Tom had a rich apprenticeship that lasted for four years to learn to be a good speaker. Twice a day, for six days a week, he taught physics classes to West Point cadets. These were classes that were not particularly popular with young minds who were often interested in a myriad of other subjects. Tom took over an elective course on Quantum Mechanics, and over the course of three years, he tripled the number of cadets seeking enrollment. The Head of the Department of Physics awarded Tom the Army Commendation Medal for his teaching skills. Tom left the Academy after coming in second in a faculty-wide competition for the coveted Clements Award, given to the Academy’s best instructor.
As related in his biography, Tom appeared before numerous civic groups over the course of two years to address the “California Nuclear Freeze Initiative,” an initiative slated to appear on a state wide ballot. During these appearances he often had to debate issues concerning nuclear weapons in locations like Berkeley, Palo Alto, San Francisco, and Sacramento, with representatives from aggressive organizations such as “Physicians for Social Responsibility.” Despite the heated rhetoric constantly directed towards him, Tom found he often gained the respect of participants and audience alike. He was cited as the inspiration for the author Hugh Gusterson to write his best selling book Nuclear Rites: A Nuclear Weapons Laboratory at the End of the Cold War.
Tom’s name appears in the American Physical Society’s list of Distinguished Speakers. Through that channel, he has given presentations to students at universities throughout the State of California. He has given lectures at conferences held by large professional and civic organizations, where the audiences can be as large as one thousand. On one occasion in 1984, he stood before an audience of nearly two thousand people as he filled in for the eminent physicist Edward Teller, who at the last moment had to cancel his appearance.
Each month, Tom gives one or two presentations about his historical research to a group of one hundred federal employees from the Departments of State, Energy, Defense, and Homeland Security -each time it is a new group. He has acquired a notable facility to give convincing presentations, including to tough audiences. Over the course of ten years he gave hundreds of presentations to officials in Washington, which led to his winning a quarter billion dollars in funding for the program he was promoting.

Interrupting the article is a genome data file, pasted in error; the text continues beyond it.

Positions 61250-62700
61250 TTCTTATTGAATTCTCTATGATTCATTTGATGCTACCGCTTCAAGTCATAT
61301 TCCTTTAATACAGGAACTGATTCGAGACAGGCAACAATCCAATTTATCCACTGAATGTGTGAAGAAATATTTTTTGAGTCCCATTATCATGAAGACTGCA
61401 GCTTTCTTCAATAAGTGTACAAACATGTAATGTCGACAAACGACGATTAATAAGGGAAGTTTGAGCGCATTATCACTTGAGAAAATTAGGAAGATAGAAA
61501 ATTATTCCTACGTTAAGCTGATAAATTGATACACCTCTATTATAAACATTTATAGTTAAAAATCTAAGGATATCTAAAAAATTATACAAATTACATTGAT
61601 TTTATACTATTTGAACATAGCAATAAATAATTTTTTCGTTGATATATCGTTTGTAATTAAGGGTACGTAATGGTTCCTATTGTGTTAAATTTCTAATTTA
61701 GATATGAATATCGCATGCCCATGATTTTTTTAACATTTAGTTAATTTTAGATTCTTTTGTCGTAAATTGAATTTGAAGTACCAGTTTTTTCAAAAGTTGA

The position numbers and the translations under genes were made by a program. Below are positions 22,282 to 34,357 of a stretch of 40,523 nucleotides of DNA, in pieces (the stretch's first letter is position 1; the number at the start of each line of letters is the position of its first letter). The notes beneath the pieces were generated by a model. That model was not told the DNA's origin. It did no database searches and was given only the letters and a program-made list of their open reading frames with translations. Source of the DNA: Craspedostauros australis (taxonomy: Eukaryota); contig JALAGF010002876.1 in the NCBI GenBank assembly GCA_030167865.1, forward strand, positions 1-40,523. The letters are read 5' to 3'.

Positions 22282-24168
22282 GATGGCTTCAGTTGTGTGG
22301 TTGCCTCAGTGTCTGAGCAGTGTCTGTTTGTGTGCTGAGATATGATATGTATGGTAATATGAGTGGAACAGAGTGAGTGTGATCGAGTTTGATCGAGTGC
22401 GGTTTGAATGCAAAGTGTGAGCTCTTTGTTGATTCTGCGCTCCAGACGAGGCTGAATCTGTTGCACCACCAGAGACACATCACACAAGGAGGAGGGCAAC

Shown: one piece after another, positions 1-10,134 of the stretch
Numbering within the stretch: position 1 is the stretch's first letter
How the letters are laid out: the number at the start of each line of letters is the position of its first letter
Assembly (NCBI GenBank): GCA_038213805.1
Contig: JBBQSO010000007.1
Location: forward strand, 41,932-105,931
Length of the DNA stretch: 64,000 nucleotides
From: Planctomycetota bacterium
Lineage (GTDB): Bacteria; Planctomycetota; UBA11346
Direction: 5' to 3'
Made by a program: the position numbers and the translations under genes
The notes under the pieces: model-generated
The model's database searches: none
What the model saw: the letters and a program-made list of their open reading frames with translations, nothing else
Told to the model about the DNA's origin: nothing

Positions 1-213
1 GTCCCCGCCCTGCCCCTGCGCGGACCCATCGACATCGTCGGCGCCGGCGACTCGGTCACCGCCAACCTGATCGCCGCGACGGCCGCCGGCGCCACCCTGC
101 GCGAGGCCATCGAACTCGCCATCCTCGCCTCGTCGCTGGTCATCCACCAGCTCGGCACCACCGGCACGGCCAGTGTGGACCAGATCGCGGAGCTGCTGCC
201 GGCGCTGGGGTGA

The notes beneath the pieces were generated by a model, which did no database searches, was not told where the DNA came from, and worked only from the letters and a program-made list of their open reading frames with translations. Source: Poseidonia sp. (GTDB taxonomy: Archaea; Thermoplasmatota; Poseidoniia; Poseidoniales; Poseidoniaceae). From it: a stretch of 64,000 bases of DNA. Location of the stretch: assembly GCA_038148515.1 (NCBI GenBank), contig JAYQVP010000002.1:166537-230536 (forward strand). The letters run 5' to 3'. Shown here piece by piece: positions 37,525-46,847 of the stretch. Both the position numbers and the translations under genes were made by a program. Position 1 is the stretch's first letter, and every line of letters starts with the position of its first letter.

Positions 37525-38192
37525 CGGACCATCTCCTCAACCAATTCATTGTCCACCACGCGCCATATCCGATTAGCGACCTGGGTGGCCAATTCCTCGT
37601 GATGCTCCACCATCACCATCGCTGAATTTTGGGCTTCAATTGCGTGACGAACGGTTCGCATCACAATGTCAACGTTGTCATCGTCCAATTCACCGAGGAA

More recently, Tom has given presentations, especially at conferences, about his research for his manuscript of The Upstarts. These include civic groups like “Atomic Workers of America” and “The Valley Study Group”, a group of citizens interested in technical subjects. He gave a presentation about his manuscript to the prestigious group JASONs at their La Jolla headquarters, an audience that included Nobel laureate Freeman Dyson. He has been approached to give a lecture on The Upstarts, once it is about to be published, by a committee that conducts the Rae Darough Series of public speakers. These presentations, often given by Nobel laureates and Pulitzer Prize winning authors, occur bi-monthly at a regional theater and they draw a significant group of influential listeners. A recent speaker was Andy Weir, author of The Martian.
Tom will be researching opportunities for speaking appearances at:
- School groups dealing with civic affairs
- Civic groups attracted to current events and national security issues
- Retiree Groups of federal workers
- Professional groups associated with government affairs
- Book clubs, history and nonfiction
- Municipal speakers’ series